Today’s post is part of an on-going series on all aspects of marathon (and half marathon) training. New to This Runner’s Recipes? Catch up on all previous Marathon Monday posts here.
The long run is an unavoidable component of marathon and half marathon training. If you are going to run a long distance race, then you need to train to run long distances. Make the most of your long runs so you can enjoy your training and run your best race with these marathon long run tips.
Practice Fueling, Before and During
Nothing can derail your race like GI distress. The best way to avoid that? Practice your race-specific fueling during your long runs. This will help you determine which breakfasts, gels, chomps, and foods agree with your stomach. Not only will you eliminate which gels aggravate your stomach, but it will accustom your stomach to the gels you choose, so they are familiar and easily digestible even during the stress of race day.
You should fuel approximately every 45-60 minutes of your long run. While some people chug their whole gel at once, I prefer to sip on my gel for a few miles to get a slow and steady stream of energy rather than a huge spike in blood sugar. Practice during your long runs to find which method works best for you.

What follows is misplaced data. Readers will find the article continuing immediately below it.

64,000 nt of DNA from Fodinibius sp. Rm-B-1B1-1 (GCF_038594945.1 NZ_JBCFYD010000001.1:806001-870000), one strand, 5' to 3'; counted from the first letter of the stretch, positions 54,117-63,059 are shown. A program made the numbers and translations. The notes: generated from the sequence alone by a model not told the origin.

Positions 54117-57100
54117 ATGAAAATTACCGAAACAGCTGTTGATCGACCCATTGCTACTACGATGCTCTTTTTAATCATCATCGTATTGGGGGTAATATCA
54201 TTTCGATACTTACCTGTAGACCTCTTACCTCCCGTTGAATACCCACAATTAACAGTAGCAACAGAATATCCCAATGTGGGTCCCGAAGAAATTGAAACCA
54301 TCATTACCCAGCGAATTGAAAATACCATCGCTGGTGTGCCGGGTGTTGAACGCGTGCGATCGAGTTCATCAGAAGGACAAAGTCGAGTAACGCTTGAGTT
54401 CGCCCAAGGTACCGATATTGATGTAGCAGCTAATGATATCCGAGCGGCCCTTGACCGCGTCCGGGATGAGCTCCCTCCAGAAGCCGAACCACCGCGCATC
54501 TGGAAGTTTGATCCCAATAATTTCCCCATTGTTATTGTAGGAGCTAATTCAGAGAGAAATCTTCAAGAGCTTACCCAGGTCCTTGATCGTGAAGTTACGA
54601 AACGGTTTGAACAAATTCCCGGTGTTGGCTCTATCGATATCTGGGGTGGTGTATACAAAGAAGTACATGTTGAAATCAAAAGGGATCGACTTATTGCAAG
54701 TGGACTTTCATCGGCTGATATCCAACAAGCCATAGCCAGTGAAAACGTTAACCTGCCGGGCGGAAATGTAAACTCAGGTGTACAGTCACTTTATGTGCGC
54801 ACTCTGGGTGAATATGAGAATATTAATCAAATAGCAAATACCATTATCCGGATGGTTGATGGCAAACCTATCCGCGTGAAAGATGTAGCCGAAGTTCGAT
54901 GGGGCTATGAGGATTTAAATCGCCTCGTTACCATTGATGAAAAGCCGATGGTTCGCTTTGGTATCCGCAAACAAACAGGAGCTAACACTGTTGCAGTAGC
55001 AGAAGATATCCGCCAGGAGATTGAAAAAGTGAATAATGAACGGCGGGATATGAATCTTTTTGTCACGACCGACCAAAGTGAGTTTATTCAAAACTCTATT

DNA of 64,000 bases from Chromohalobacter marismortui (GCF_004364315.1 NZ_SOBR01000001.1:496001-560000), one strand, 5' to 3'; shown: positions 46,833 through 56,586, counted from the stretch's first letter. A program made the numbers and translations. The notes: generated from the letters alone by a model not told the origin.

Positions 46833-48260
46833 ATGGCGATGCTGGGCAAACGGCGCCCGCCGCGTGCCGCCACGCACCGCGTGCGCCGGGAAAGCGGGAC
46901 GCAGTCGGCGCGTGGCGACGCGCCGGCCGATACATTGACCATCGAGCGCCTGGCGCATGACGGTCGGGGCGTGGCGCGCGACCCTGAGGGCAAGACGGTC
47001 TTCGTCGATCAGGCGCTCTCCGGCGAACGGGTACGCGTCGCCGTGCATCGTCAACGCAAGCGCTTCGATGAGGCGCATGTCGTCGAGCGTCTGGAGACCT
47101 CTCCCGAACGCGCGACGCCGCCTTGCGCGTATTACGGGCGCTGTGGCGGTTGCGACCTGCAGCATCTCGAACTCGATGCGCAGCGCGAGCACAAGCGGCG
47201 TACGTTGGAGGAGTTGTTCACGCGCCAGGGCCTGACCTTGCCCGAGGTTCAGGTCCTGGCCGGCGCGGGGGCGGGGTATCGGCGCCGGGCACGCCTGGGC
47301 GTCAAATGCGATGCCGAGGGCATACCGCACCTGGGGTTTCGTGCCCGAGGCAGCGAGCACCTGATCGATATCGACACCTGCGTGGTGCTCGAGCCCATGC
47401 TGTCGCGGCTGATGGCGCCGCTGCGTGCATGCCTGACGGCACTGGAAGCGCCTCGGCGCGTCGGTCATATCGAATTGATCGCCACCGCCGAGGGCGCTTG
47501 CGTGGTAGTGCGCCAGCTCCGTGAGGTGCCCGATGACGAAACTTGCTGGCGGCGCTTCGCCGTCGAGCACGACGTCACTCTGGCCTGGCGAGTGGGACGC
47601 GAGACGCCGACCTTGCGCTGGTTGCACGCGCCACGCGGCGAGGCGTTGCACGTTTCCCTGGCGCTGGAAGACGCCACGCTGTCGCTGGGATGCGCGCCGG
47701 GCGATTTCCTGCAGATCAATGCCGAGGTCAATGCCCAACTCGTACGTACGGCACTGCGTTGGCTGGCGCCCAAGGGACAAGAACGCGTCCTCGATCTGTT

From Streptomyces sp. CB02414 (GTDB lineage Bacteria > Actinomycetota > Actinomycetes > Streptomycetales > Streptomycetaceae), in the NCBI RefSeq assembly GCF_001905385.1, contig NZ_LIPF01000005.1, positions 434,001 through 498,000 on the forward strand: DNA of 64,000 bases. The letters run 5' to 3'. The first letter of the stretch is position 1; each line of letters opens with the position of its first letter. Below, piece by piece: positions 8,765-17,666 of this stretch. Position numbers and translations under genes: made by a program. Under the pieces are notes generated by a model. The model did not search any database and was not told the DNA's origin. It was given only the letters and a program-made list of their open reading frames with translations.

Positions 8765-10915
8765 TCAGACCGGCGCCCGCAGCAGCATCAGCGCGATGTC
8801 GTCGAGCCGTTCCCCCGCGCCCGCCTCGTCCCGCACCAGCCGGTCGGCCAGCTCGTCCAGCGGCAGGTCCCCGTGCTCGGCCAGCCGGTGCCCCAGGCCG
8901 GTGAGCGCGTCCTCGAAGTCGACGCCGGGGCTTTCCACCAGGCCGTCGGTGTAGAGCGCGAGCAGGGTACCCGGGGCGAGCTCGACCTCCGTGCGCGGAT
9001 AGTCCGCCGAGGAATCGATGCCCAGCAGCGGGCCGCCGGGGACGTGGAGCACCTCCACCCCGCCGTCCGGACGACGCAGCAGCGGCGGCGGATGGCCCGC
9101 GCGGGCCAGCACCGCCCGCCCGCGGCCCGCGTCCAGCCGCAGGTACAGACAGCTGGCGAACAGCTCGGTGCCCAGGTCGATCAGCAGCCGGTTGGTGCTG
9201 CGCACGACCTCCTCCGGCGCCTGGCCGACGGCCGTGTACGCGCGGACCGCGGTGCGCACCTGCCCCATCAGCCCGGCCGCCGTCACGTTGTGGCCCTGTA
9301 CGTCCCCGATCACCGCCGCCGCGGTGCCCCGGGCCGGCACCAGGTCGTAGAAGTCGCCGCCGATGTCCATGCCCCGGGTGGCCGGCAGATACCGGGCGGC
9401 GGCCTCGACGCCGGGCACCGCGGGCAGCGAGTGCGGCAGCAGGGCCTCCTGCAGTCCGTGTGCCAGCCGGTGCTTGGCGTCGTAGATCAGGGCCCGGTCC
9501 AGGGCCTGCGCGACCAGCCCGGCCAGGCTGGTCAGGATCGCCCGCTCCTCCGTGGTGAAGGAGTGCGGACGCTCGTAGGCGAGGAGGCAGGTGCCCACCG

Beyond testing foods and fuels on your stomach, practicing fueling will keep you from crashing during your run or later in the day. Long runs requires at minimum 1,000 calories of energy, depending on your height, weight, and duration of your run; once you begin to run for 15 miles or longer, you are likely burning closer to 1500-2000 calories. You don’t want to start with an empty tank, so you want to eat a pre-run snack or breakfast. How many calories you consume depends on how long before the run you eat. 2-3 hours beforehand and you should eat about 300 calories of primarily high-glycemic carbohydrates, such as oatmeal and fruit, a bagel, or a baked potato. If you can’t stomach a lot of food before a run, eat a smaller snack an hour beforehand such as a banana and a small serving of dry cereal or pretzels. High glycemic but easily digestible carbs will deliver a steady stream of energy without causing a sugar crash.
Practice Pacing Strategies
One of the top pieces of advice you hear for racing a full or half marathon is to start at a conservative pace. Go out too fast and you’ll burn through your glycogen stores, accumulate excess fatigue, and crash. By starting your long runs at a conservative pace, you will habituate yourself so that it is second nature on race day.